Is a borough in Fayette County, Pennsylvania, United States, 35 miles (56 km) south of Pittsburgh along the Monongahela River. In 1940, 8,015 people lived here. The population was 2,804 at the 2000 census.


Because of the mysterious mounds believed to be a prehistoric fortification by colonial settlers, Brownsville began as Redstone Old Fort and later in the 1760s – 70s eventually became known as Redstone Fort or by the mid-1760s, Fort Burd — named eponymously after the officer commanding the forts establishment in 1759[4]. The fort was constructed on the bluff above the river on what may have been an fortification or burial ground of native peoples during the French and Indian War, and which stockade was later occupied and garrisoned by a force from the Colony of Virginia during the 1774 Indian war known as Lord Dunmore’s War, as it was situated at the important strategic end of Nemacolin’s Trail, the western part to the summit — which when improved, later became known as ‘Burd’s Road’ — an alternative route down to the Monongehela River valley from Braddock’s Road, which George Washington helped to build. Washington also came to own vast portions of the lands on the opposite bank — in honor of which, Pennsylvania named Washington County, the largest of the state.


Brownsville is located at 40°1′12″N 79°53′22″W / 40.02°N 79.88944°W / 40.02; -79.88944 (40.020026, -79.889536) situated on the east (convex) side of a broad sweeping westward bend in the northerly flowing Monongahela River at the westernmost point of Fayette County. Erosion undercutting action by the river on the surrounding characteristically steep-sided sandstone hills has created several shelf-like benches and connecting sloped terrain and thereby given the town lowland areas adjacent to or otherwise accessible to the river shores. Much of the town’s residential buildings are built above the elevation of the business district arrayed upslope to either side along the connecting slopes and shelves cut by the geological action of long ago when the river bed moved gradually westward leaving the lowered shelves and slopes behind.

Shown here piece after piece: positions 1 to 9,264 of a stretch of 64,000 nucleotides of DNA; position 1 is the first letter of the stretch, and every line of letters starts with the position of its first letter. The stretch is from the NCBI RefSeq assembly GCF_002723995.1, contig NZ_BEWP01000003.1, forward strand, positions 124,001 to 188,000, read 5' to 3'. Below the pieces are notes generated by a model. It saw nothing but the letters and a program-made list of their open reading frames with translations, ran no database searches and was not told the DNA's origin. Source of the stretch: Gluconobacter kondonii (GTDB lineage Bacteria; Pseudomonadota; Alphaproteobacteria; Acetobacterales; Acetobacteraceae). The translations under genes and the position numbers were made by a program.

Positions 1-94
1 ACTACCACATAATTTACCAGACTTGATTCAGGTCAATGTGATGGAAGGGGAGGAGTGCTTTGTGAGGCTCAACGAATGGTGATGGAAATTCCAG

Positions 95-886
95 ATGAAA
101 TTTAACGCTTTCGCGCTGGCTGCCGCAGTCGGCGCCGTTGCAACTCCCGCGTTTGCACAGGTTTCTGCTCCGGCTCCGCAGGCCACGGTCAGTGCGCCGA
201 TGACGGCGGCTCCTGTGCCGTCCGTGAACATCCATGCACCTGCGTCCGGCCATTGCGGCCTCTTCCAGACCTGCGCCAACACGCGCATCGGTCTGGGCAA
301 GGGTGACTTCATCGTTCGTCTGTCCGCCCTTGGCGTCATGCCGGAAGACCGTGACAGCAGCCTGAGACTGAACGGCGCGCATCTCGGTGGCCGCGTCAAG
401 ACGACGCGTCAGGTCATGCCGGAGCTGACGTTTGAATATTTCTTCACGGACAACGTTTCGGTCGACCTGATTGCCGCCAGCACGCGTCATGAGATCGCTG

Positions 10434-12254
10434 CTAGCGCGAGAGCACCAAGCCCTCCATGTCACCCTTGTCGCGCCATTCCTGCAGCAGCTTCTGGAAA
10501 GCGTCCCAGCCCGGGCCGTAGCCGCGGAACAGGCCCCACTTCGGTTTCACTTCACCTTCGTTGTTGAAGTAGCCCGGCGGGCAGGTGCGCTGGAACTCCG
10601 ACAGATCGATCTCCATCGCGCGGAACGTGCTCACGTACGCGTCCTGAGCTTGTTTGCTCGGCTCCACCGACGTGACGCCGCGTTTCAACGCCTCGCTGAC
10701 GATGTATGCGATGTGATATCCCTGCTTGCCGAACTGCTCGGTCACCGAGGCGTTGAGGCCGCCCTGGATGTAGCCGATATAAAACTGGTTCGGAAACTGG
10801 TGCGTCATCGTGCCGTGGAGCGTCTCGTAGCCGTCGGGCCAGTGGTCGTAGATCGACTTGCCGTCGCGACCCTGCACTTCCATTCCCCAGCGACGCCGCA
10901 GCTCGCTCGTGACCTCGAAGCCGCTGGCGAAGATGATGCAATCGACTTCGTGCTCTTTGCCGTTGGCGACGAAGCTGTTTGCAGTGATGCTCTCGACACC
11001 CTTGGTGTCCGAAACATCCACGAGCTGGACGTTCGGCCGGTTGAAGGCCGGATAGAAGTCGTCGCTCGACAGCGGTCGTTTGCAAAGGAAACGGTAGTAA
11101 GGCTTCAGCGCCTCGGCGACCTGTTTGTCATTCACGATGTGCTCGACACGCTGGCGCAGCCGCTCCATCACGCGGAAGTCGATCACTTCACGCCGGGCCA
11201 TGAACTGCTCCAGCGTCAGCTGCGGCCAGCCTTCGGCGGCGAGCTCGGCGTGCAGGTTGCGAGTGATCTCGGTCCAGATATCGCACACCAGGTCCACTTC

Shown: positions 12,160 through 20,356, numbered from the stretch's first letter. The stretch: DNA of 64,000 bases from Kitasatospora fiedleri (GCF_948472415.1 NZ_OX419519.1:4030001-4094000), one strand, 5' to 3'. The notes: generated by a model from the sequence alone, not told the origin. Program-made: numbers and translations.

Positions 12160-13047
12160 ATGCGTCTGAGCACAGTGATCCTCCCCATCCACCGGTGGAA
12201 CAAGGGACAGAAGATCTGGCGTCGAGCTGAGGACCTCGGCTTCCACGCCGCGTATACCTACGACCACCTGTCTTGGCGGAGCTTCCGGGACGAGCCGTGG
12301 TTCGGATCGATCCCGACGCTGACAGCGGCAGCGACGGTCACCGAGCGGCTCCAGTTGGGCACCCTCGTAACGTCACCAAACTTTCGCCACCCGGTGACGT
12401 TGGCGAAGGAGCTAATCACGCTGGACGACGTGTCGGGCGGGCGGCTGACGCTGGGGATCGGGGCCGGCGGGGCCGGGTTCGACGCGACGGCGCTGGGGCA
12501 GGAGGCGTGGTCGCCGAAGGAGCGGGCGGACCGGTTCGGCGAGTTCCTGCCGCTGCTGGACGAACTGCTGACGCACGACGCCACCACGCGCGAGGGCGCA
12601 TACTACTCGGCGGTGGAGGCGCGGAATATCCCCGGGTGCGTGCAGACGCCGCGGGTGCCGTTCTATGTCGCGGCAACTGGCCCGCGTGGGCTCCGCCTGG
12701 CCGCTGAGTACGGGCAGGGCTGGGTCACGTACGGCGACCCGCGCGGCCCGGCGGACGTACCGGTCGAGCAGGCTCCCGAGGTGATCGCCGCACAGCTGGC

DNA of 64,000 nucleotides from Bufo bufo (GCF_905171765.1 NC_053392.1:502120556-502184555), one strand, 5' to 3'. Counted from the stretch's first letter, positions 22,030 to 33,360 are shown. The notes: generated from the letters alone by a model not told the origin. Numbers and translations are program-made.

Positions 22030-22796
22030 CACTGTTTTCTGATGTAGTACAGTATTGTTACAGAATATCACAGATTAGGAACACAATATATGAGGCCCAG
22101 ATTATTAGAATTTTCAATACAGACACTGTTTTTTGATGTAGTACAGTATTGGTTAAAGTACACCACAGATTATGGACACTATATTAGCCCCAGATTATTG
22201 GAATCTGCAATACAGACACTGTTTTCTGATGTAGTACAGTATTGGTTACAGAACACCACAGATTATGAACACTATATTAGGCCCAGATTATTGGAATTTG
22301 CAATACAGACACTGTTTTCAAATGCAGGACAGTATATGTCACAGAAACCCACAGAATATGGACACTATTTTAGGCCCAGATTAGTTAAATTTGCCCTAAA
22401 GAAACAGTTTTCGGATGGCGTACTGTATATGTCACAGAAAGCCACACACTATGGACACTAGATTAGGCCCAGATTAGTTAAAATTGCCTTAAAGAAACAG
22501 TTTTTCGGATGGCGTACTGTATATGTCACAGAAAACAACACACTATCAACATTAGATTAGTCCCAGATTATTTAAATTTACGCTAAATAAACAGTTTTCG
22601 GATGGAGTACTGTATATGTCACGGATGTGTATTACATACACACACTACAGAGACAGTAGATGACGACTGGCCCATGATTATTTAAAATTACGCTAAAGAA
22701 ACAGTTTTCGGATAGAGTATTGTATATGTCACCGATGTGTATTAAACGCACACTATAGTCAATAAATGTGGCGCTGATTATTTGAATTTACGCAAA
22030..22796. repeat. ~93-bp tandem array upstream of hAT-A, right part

Concurrently, the opposite river shore of Washington County is, uncharacteristically for the region, shaped even lower to the water surface and is generally flatter and more plain-like than the more diverse geology of the towns lands. That shore holds a tightly bound mirror community of about a fifth the size, a small hamlet called West Brownsville, Pennsylvania. Historically the low height of the concave shore of the river have made the river banks at the locii of two towns attractive as a natural river crossing, ferry, bridge, and boat building site. When the nascent United States government first appropriated funds for its first ever road building project, Brownsville, was an early intermediate target destination along the new National Road. Until a bridge was built, it was the western terminus.

Source: Wikipedia

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